If there is anything I’ve learned not to take for granted in this life, it’s gamer chicks, Leonard Nemoy, Jaguar Sharks, peanut butter covered pine-cones, and Ray Liotta.
So in about 6 hours we’ll be touching down in San Francisco California. On our way we’ll cross a ton of states I have never had a desire to go to, and a handful of landmarks that I HAVE wanted to go to. Out my window, beyond my wing (I’ve named it Geoff), will eventually be sights such as the Mississippi River, the Grand Canyon, and somewhere in there, the grave of Walter Matthau.
Once I get there the plan is simple: Grab bags, get to hotel, drop bags, find the nearest beach, stick feet in ocean. The Pacific Ocean, another piece of Earth that has eluded me. I love the ocean; despite the level of death it can incur. It’s a magical, wonderful beast unto itself and within it there is life.
A little turbulence…. keep it together Geoff. I’ve decided to name the other wing “Dirty Harry”, don’t ask me why, it just feels right.
Anywho, there is going to be a small photo tour through the city shortly after my arrival. No doubt it will be excellent. I’ve brought along my wife’s Cannon for the trip to get as good shots as possible. Needless to say, my life was threatened. I’ve never had someone look so lovingly in the eyes as they informed me of my imminent castration if anything bad happens to a piece of photo equipment. We are perfect for each other.
We’re over the Mid-West somewhere when the call comes across the intercom.
“If there anyone on-board who is a Doctor, EMT, Paramedic, or First Responder……please come to the rear of the plane.”
Heads turn, half in concern, half in excitement. The imagination starts to kick in, especially with our current location. Could be anything at all. Three or four people have made their way to the back of the plane, a curtain is now drawn for privacy. A few people are mumbling, probably about all the recent health scares that have been touted across the news outlets over the past few weeks. I’ll keep you updated.
Back to our destination…. San Francisco. It’ll be the first time I’ve been on that side of the country. Hell, the first time I’ve made it farther West than West Virginia. As much as I love the idea of traveling, I don’t usually get around to it. Money and all is quite difficult to come by while raising a little one. With my family’s support though, I’m here.
Possibly the greatest meeting of minds in the world of the Parenting Media, from the Dad side of things. Great strides have been made in the past two years to get rid of the stigma associated with fatherhood. We are not mindless thugs who don’t know a diaper from a hand grenade. We are not all porn obsessed binge drinkers with a hair up our ass about being in charge of a small human. Sure the world holds a ton of those types, but the level at which Dad’s are attacked outright as being these Homer Simpson type assholes should be classified as a hate crime. We’re looking to change that.
An hour and a half till landing and the Captain radios back to us.
We’re over Utah…and it’s going to get a little choppy. Seatbelt lights are on. Damn, right when I was thinking it’s time to stretch my legs a bit. I’m sure Sleeping Beauty and the Old Man in the Aisle won’t mind too much.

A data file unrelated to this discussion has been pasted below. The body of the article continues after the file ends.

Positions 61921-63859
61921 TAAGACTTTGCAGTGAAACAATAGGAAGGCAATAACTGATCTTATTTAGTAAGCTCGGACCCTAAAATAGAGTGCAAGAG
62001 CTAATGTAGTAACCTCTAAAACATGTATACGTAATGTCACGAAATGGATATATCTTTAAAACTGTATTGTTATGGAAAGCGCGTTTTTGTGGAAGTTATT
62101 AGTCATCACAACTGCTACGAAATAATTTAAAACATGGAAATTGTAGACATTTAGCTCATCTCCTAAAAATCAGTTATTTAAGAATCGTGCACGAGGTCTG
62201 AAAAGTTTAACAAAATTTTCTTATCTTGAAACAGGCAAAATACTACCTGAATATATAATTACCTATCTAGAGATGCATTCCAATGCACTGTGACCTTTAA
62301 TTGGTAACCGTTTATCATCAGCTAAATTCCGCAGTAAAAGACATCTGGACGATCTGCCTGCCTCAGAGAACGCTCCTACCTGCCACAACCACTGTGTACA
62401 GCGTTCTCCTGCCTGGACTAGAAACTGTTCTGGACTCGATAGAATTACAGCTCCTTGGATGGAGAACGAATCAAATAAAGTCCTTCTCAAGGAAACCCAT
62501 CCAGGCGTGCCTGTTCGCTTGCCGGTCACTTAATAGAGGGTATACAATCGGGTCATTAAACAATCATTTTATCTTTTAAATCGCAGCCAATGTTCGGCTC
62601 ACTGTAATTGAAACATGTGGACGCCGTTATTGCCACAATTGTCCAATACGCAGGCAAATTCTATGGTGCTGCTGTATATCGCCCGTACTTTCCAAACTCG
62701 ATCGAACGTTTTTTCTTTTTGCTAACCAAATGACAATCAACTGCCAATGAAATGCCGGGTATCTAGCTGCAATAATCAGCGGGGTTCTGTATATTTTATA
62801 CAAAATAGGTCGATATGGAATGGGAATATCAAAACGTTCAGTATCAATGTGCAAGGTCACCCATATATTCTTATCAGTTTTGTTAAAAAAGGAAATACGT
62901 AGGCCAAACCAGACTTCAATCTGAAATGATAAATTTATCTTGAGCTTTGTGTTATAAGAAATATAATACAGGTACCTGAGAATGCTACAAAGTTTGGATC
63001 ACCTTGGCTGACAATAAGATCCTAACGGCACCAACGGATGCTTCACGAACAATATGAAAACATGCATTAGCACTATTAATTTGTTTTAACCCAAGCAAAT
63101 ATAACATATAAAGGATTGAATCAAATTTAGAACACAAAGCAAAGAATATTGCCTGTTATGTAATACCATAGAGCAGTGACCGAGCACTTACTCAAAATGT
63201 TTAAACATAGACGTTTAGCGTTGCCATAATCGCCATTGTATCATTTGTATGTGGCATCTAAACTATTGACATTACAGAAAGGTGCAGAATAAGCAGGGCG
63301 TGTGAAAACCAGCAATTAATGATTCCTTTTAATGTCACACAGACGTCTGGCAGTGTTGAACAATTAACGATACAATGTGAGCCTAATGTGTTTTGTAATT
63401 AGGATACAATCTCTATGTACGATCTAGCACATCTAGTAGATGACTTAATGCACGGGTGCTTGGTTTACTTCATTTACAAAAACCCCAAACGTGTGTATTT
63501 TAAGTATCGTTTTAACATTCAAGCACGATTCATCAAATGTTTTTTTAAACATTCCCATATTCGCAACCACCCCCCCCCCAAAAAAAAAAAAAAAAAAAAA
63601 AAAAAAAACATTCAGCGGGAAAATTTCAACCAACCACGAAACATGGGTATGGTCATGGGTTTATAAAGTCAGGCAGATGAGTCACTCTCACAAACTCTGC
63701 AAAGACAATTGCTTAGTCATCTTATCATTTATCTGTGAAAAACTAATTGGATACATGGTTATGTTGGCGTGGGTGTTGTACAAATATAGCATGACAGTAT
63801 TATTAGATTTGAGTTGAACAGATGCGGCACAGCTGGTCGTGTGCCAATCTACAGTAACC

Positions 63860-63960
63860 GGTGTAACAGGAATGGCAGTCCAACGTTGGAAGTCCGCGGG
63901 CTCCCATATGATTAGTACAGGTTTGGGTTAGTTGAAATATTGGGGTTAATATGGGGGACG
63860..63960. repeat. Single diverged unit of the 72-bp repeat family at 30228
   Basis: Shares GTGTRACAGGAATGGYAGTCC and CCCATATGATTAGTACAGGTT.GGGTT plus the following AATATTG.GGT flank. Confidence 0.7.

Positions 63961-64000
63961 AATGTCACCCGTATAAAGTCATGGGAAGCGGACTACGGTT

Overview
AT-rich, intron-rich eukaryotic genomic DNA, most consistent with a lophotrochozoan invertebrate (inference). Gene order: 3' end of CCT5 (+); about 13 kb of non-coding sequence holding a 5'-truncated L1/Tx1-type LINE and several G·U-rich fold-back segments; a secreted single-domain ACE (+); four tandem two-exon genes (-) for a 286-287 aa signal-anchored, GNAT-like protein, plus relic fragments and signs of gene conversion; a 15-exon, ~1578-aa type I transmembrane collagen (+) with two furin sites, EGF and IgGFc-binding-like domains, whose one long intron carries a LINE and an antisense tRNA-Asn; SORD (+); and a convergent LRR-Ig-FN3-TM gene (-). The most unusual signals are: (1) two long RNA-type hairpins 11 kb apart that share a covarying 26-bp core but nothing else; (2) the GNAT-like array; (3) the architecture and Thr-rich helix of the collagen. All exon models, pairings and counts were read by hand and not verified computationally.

There’s a lady sitting in the row ahead of me, in the middle seat. I will call her the “Bose Lady”, as she has not taken off her top-end, ridiculously expensive, noise-canceling headphones off since before we boarded the plane. She seems very interested in the piece on Anne Hathaway that’s in the airline produced Magazine we’ve all been given. Maybe I can trade with her. Mine is about Gwyneth Paltrow and well….y’know…..sick of her.
Our flight attendants are quite a bunch. Two women in their 40’s and a “20 something” feminine young man named Nathan. He’s very sweet, with his little drink cart and his apron. The coffee is terrible, although I’m sure there is nothing they can do about that. One would ponder though that they would at least be able to make some adjustments to keep the flow of grinds out of my little paper cup, but it could be worse. That’s the kind of attitude you have to keep on a plane like this, it could always be worse. Although…they spend millions of dollars developing airplanes and can’t develop technology to keep grounds out of your coffee?
No news on the passenger that needed a doctor. Seems everything worked out just fine.
Looking out the window for the first time in a few hours, I’m a little shocked. I’ve never seen such a huge expanse of land colored so red. I tried to take pictures with the Canon but they came out pretty bright. I’m sure later, or “in post” as the professionals say, we can darken it up a bit and see what’s good. I snapped a few pics on the ol’ iPhone for good measure. Doesn’t show a whole lot of detail, but it’s in better contrast than the Canon.
As I was standing in the rear, waiting for the bathroom, I noticed ashtrays still installed in the lavatory doors. According to the flight attendant this plane has been in operation for quite a while. Long enough at least to still allow smoking for a time, especially in Europe she says. Yes, this is an Old Bird as it turns out. Nevertheless, it seems that Geoff and Dirty Harry will get us to our destination right on time.
We’ll see how much free time I can work out from the conference schedule. I aim to have my feet in the ocean, my eyes on the Golden Gate Bridge, and my wallet a little lighter than when I arrived by the time Sunday morning rolls around.
The choppiness continues. I have faith in my Captain however, as it is obvious he has faith in me to keep an eye on Geoff. I’ve just taken notice of Dirty Harry’s caretaker, looks about my age, fiddling with his Mac laptop. Baldy continues to concern me. When was the last time his credentials were checked?